Green Steel: The role of microstructure in Direct Reduction of Ores with Hydrogen
Direct reduction of iron ores with hydrogen is an attractive alternative to the common reduction with carbon, to eliminate the CO2 emissions in steel making. The kinetics of this process are not yet well understood, in particular during the wüstite reduction step. Microstructure, local chemistry and lattice defects are studied for better understanding the underlaying microscopic transport and reduction mechanisms and kinetics, aiming to open the perspective for a carbon-neutral iron production.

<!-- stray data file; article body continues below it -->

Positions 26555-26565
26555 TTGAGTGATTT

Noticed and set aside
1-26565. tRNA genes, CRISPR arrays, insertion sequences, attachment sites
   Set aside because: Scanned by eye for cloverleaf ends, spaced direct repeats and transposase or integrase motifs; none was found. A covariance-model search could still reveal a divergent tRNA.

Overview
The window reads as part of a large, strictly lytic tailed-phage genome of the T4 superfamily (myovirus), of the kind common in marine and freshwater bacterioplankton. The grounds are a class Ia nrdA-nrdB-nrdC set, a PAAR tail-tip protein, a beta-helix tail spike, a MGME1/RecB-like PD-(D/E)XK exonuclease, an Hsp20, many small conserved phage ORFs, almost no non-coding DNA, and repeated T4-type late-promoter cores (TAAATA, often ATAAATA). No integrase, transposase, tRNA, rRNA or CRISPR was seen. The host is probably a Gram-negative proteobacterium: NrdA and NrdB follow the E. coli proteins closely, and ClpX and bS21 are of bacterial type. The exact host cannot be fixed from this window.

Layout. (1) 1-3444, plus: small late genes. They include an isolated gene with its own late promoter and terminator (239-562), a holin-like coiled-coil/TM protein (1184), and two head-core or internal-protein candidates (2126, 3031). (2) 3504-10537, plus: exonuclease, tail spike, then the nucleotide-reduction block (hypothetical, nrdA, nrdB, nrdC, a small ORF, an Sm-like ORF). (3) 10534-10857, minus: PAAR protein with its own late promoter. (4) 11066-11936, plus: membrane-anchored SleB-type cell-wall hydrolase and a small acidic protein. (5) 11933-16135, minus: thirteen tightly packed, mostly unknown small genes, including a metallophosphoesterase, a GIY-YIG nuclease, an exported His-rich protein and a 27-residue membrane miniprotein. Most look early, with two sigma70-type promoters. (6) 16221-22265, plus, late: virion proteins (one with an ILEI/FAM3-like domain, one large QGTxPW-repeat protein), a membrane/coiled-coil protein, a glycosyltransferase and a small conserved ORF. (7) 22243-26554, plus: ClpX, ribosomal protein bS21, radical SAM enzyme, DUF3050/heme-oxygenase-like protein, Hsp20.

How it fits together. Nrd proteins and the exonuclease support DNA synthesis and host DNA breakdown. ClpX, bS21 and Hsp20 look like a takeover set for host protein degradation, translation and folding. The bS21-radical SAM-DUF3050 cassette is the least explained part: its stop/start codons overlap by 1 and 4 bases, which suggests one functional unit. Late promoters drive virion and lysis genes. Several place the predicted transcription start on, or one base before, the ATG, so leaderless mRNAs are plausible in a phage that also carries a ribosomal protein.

In this project we study the foundations of making green steel. Steel is the most important material class in terms of volume and environmental impact. While it is a sustainability enabler, for instance through lightweight design, magnetic devices, and efficient turbines, its primary production is not. Iron is reduced from its ores by using carbon as a reductant, causing 30% of the global CO2 emissions in the manufacturing sector, qualifying primary steel making it as the largest single industrial greenhouse gas emission source. Hydrogen is therefore attractive as alternative reductant. In this project we therefore study some of the basics of this reduction method. Although this reaction has been studied for decades, its kinetics is not well understood, particularly during the wüstite reduction step which is much slower than hematite reduction. Some rate-limiting factors of this reaction are determined by the microstructure and local chemistry of the ores. Here, we report on a multi-scale structure and composition analysis of iron reduced from hematite with pure H2, reaching down to near-atomic scale. During reduction a complex pore- and microstructure evolves, due to oxygen loss and non-volume conserving phase transformations. The microstructure after reduction is an aggregate of nearly pure iron crystals, containing inherited and acquired pores and cracks. We observe several types of lattice defects that accelerate mass transport as well as several chemical impurities (Na, Mg, Ti, V) within the Fe in the form of oxide islands that were not reduced. With this study, we aim to open the perspective in the field of carbon-neutral iron production from macroscopic processing towards better understanding of the underlying microscopic transport and reduction mechanisms and kinetics.